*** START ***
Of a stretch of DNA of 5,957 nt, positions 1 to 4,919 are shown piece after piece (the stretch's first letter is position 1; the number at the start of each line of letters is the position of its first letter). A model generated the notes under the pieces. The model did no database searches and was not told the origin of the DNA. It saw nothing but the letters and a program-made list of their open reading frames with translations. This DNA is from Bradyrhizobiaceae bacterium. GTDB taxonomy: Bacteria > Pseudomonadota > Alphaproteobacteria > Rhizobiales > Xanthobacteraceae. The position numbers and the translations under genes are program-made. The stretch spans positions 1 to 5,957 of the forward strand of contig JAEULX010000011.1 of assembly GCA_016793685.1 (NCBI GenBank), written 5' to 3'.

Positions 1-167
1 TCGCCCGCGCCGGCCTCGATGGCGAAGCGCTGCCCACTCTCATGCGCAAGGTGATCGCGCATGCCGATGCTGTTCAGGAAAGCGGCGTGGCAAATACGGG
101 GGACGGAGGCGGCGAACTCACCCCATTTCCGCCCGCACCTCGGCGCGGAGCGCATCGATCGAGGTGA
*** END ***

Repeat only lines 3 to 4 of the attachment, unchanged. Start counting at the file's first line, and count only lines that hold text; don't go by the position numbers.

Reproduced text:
1 TCGCCCGCGCCGGCCTCGATGGCGAAGCGCTGCCCACTCTCATGCGCAAGGTGATCGCGCATGCCGATGCTGTTCAGGAAAGCGGCGTGGCAAATACGGG
101 GGACGGAGGCGGCGAACTCACCCCATTTCCGCCCGCACCTCGGCGCGGAGCGCATCGATCGAGGTGA